In 1920s West Africa a naïve clerk attempts to be more English than the English.
Colourful costumes and sunny plains: yet another addition to the Heat And Dust and White Mischief school of filmmaking, this depressingly manipulative movie is set in 1923 West Africa and tells the story of one naive soul whose delusions about himself and his place in the colonial world eventually lead to tragedy. Mister Johnson (Mayard Eziashi) is black, but he wears an expensive white suit and is very proud of his job as Chief Clerk to the British District Commissioner (Pierce Brosnan).
Regarding himself as 'English' for reasons which are never made clear, he loses his new wife because of the money he owes her father and then gets the elbow at work when he becomes the scapegoat for the underhand use of government funds to build a new road. However, refusing to let circumstances get the better of him, he keeps bouncing back with a supposedly winning smile and yet another smart get ahead scheme.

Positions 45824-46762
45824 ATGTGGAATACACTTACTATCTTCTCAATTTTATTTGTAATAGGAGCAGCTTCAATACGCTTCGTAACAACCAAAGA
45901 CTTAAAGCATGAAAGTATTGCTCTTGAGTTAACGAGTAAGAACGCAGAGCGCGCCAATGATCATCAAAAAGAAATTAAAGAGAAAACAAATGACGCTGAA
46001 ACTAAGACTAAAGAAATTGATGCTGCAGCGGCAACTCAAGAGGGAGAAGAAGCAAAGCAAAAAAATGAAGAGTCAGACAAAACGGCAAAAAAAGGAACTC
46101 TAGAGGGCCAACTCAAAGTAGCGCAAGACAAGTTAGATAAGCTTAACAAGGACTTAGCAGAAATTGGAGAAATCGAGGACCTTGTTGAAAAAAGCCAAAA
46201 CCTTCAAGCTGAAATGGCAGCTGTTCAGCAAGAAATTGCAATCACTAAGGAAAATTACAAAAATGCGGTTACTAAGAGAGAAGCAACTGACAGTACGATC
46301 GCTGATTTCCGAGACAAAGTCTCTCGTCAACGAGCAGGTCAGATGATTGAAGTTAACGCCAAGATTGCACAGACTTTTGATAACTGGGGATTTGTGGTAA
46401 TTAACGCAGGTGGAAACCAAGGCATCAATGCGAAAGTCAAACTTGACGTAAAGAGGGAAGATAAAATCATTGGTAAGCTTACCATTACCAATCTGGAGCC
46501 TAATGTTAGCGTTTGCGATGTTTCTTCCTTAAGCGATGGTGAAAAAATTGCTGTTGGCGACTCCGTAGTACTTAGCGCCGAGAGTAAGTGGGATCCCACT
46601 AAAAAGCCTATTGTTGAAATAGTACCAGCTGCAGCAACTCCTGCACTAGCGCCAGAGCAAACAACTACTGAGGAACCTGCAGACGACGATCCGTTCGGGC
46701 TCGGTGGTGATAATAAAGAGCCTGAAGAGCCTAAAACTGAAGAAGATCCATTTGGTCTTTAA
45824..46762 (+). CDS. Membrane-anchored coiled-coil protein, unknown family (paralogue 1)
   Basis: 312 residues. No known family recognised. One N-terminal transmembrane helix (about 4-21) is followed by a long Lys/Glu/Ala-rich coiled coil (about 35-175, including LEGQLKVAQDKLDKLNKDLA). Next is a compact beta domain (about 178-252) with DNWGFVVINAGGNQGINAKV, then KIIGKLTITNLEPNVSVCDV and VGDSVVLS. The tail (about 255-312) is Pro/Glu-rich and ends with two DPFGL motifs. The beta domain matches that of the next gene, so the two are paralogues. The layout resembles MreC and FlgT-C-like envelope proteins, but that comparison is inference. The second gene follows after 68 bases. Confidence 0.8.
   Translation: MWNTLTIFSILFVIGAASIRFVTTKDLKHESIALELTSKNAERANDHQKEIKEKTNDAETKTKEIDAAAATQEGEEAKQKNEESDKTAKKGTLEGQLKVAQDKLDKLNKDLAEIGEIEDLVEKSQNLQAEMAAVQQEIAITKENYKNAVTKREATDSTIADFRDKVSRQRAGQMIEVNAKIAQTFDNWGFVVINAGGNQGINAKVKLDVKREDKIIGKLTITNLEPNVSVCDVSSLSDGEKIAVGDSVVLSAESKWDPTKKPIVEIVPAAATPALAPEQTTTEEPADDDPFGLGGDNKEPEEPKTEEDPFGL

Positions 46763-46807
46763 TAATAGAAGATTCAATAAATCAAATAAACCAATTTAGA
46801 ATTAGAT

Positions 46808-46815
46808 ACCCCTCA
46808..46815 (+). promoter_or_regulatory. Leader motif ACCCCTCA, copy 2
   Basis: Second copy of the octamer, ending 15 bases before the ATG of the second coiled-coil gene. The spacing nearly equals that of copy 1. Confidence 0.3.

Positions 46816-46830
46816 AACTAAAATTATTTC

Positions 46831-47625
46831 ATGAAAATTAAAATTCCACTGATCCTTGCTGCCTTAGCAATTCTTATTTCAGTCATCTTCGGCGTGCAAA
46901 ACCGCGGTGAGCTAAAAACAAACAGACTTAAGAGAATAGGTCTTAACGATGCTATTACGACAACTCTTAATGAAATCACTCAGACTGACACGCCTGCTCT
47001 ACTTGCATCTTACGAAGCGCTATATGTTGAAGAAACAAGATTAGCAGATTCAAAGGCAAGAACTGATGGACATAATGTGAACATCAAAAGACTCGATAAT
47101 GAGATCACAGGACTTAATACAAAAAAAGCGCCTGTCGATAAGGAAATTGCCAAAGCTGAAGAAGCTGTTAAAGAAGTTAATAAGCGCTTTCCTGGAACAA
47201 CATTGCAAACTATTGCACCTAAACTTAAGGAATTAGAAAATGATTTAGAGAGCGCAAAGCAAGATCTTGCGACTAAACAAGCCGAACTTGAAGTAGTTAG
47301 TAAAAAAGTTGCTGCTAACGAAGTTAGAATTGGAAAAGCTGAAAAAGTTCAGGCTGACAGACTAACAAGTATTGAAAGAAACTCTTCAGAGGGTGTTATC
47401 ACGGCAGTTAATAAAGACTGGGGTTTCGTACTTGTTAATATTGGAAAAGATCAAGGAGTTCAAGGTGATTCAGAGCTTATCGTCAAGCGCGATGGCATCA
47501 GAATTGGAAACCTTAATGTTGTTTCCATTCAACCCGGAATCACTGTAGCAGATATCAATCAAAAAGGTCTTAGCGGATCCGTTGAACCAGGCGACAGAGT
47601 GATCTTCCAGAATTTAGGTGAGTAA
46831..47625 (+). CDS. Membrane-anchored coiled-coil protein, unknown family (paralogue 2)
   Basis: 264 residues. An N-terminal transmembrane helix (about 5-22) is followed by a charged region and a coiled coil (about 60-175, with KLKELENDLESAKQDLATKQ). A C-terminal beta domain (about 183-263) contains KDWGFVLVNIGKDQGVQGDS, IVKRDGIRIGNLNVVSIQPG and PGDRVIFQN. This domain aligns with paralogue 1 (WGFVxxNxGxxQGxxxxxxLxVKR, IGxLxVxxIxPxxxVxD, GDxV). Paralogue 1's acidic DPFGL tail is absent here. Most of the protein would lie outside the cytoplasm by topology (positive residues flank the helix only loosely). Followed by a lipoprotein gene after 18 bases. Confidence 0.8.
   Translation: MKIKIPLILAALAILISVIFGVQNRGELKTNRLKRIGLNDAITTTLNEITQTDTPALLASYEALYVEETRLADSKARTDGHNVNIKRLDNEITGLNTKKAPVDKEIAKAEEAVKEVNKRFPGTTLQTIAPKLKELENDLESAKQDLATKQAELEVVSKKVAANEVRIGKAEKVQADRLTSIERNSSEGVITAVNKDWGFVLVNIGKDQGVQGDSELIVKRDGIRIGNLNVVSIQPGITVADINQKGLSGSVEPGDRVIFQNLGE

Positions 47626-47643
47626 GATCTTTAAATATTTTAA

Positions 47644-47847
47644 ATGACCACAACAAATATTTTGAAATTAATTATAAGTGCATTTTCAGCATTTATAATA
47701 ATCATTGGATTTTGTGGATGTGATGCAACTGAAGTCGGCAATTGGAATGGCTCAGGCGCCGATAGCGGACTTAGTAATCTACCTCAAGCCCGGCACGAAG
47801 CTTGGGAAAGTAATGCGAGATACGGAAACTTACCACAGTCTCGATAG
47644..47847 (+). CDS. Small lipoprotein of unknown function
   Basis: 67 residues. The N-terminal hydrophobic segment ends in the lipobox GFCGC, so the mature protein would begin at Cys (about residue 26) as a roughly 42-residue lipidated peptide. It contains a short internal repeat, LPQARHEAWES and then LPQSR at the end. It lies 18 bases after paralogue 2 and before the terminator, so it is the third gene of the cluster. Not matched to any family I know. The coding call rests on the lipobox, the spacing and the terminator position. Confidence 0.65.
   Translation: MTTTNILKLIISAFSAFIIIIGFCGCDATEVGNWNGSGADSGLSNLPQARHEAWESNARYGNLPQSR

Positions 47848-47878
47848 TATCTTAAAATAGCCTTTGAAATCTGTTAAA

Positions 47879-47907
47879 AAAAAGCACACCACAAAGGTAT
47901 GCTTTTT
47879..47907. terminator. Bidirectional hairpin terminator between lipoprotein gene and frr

It fails abysmally because of the grinning shallowness of Eziashi's portrayal and, secondly and much more crucially, because the role he's been lumbered with is a demeaningly cheerful stereotype of the kind that should have gone out with Uncle Tom's Cabin. As the good Brit on the sidelines, Brosnan's Commissioner in short khaki trousers is pitched with an equal lack of success as the best side of colonialism ("When you've made a road, you know you've done something.") and comes complete with a prim and proper wife who doesn't like living in the Bush. The fact that she isn't played by Greta Scacchi is this acutely embarrassing film's only real surprise.
Based on the 1939 Joyce Carey novel, Bruce (Driving Miss Daisy) Beresford's stickily condescending film attempts to present Mr Johnson as an object both of pity and of admiration.